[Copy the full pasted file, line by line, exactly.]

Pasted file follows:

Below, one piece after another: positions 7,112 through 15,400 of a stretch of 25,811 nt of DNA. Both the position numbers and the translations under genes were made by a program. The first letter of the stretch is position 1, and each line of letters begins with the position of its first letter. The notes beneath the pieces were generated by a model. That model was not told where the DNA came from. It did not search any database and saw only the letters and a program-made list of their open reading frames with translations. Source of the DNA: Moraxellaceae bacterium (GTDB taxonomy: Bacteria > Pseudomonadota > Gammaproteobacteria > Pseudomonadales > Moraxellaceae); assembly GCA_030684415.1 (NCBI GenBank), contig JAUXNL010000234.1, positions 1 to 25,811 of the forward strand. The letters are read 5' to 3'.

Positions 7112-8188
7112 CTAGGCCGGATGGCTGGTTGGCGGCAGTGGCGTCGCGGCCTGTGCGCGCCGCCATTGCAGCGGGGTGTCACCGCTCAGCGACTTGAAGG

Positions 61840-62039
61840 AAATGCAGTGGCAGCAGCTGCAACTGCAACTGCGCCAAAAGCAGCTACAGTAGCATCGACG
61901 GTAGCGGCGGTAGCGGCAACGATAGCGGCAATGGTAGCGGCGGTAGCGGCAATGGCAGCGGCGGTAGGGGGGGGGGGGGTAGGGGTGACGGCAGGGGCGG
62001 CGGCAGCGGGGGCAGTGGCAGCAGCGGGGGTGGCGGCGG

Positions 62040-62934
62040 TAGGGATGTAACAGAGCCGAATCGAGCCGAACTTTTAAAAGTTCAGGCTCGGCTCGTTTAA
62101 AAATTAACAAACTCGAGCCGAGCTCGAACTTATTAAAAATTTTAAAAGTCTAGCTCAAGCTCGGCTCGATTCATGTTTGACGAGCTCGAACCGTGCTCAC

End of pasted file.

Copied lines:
Below, one piece after another: positions 7,112 through 15,400 of a stretch of 25,811 nt of DNA. Both the position numbers and the translations under genes were made by a program. The first letter of the stretch is position 1, and each line of letters begins with the position of its first letter. The notes beneath the pieces were generated by a model. That model was not told where the DNA came from. It did not search any database and saw only the letters and a program-made list of their open reading frames with translations. Source of the DNA: Moraxellaceae bacterium (GTDB taxonomy: Bacteria > Pseudomonadota > Gammaproteobacteria > Pseudomonadales > Moraxellaceae); assembly GCA_030684415.1 (NCBI GenBank), contig JAUXNL010000234.1, positions 1 to 25,811 of the forward strand. The letters are read 5' to 3'.

Positions 7112-8188
7112 CTAGGCCGGATGGCTGGTTGGCGGCAGTGGCGTCGCGGCCTGTGCGCGCCGCCATTGCAGCGGGGTGTCACCGCTCAGCGACTTGAAGG

Positions 61840-62039
61840 AAATGCAGTGGCAGCAGCTGCAACTGCAACTGCGCCAAAAGCAGCTACAGTAGCATCGACG
61901 GTAGCGGCGGTAGCGGCAACGATAGCGGCAATGGTAGCGGCGGTAGCGGCAATGGCAGCGGCGGTAGGGGGGGGGGGGGTAGGGGTGACGGCAGGGGCGG
62001 CGGCAGCGGGGGCAGTGGCAGCAGCGGGGGTGGCGGCGG

Positions 62040-62934
62040 TAGGGATGTAACAGAGCCGAATCGAGCCGAACTTTTAAAAGTTCAGGCTCGGCTCGTTTAA
62101 AAATTAACAAACTCGAGCCGAGCTCGAACTTATTAAAAATTTTAAAAGTCTAGCTCAAGCTCGGCTCGATTCATGTTTGACGAGCTCGAACCGTGCTCAC